Fire is Eros—our life force. In mythology, the god Eros is the patron of male love. (Aphrodite rules the love between men and women). Still, sexuality is only one aspect of Eros, even though the term erotic is derived from it. Eros is our flame, the passion that fires our work in the world, and our life energy itself. It’s what makes us shine and fires us up to get the job done. In one of the astrology books that most changed my life, Chiron: Rainbow Bridge Between the Inner and Outer Planets, Barbara Hand Clow links eros with the kundalini or awakened life force. The idea is to have this energy flow freely through all our chakras from the base of our spine to our third eye. The kundalini rises naturally at the Uranus Opposition, according to Clow, which happens when we are around 40. The Uranus Opposition is one of the midlife transits that associated with "midlife crisis." The sexual side of that energy is often what causes otherwise “normal” people to leave spouses, have affairs, or buy a hot red sports car! Ultimately, when kundalini rises through all seven chakras, we have harnessed the life force in its full possibilities and become balanced, warm, and often overtly spiritual people.


Don’t play with fire, but do experiment with it! From candles to a roaring fire in the fireplace, watch it on your gas range, barbecue, or try some Tiki torches on your patio. If there’s a controlled burn or an unexpected fire in your area, watch from afar and see what you learn just by observing this element. It’s fast and furious, it can be quickly destructive, but it also can provide everything that nurtures us—hot food and drink and a snuggly temperature for hugging.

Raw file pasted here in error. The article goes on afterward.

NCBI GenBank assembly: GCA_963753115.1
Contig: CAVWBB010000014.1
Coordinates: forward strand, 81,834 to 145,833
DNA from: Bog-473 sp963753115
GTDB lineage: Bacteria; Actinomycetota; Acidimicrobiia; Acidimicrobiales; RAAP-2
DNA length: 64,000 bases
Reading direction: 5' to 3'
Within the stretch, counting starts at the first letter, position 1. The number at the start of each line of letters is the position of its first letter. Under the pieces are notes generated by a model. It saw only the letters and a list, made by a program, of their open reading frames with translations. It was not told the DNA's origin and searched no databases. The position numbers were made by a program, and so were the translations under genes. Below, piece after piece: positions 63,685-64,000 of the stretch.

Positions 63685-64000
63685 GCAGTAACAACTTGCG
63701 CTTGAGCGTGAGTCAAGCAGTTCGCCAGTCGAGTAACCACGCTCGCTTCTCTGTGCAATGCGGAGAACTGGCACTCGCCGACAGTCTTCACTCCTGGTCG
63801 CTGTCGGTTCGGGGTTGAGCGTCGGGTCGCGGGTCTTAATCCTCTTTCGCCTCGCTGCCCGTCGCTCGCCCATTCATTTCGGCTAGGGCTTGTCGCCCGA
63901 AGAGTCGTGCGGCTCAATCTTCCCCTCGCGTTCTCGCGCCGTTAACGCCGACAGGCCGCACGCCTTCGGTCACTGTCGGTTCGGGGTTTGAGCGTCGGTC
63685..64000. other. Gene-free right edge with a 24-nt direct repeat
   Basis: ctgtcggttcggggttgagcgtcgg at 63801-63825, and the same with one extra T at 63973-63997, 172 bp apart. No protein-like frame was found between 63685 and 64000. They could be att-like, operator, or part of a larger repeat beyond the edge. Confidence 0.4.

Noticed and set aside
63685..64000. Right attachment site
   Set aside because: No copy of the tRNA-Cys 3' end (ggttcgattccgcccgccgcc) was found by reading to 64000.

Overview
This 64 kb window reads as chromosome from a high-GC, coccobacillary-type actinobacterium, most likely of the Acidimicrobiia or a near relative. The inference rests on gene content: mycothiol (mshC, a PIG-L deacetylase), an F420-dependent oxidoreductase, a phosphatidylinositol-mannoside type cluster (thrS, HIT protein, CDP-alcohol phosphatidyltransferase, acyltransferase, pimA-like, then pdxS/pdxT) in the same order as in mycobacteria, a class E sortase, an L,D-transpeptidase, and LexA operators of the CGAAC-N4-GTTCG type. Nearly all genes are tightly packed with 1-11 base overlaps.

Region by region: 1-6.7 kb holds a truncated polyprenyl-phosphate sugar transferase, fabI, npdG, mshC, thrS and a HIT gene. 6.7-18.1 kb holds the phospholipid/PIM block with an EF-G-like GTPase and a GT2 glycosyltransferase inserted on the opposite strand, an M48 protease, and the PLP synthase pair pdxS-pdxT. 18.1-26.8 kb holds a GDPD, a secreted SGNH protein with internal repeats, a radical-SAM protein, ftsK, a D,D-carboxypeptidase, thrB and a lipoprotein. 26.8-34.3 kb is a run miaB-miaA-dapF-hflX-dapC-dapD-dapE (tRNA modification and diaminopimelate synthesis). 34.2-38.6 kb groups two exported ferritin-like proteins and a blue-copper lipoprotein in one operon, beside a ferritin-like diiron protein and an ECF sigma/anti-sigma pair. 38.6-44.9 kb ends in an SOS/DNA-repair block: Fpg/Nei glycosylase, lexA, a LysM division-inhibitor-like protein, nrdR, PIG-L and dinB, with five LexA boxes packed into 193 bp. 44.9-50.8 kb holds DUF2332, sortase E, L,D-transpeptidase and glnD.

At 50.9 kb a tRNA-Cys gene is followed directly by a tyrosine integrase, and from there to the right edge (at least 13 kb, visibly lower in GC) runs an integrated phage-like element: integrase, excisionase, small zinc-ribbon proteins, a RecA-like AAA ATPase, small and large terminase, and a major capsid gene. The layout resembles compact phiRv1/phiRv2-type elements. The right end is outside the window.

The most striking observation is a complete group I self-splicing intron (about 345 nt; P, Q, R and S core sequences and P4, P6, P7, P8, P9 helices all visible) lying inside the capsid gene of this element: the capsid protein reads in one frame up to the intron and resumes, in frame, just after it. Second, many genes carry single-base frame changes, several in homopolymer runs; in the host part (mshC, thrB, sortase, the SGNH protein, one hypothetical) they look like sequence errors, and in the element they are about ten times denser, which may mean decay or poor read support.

Fire is the life force, and most important of all, the love force. Of course, there’s no difference:


"The day will come when, after harnessing space, the winds, the tides, and gravitation, we shall harness for God the energies of love. And on that day, for the second time in the history of the world, we shall have discovered fire." ~ Pierre de Chardin

~~~


Photo Credit: FIRE HEART © Silverv |Dreamstime.com


Four Element Series


Air - Air Born
Water - Wetting Reception
Earth - I Dig Earth!




References

How Was Fire Discovered
Fire and Early Man
Fire Chinese Element Symptoms
Native Spirituality

3 comments:

Eileen Williams said...

As I've mentioned many times before, Joyce, you really make me think!
Now, I'm remembering several instances when fire has played a part in my life: from sitting around a campfire as a girl scout, to holding a sparkler in my hand, to lighting a candle in remembrance of my mother's death, fire is a part of many of our most profound experiences and rituals.
In fact, we acknowledge our birth with fire. And lately my birthday cake is ablaze with candles--how lucky is that?!

Joyce Mason said...

What a wonderful addition your thoughts are about these rituals, especially birthday candles! I love it, Eileen. Now I'll always think of my growing number of birthday candles as reflecting my inner fire and lust for life.

Pop Art Diva said...

Funny you should mention Hearts Afire - I was just thinking of that show the other day and remembering John Ritter and Billy Bob, of course.

I thought you'd be interested to know I am using fire as a positive/feng shui kind of ritual - writing down what I want on a piece of red paper and then burning it. I guess the smoke carries the thought to the Universe? Hey, can't hurt, right?

For me Fire is warmth and excitement and color as well as comfort and power.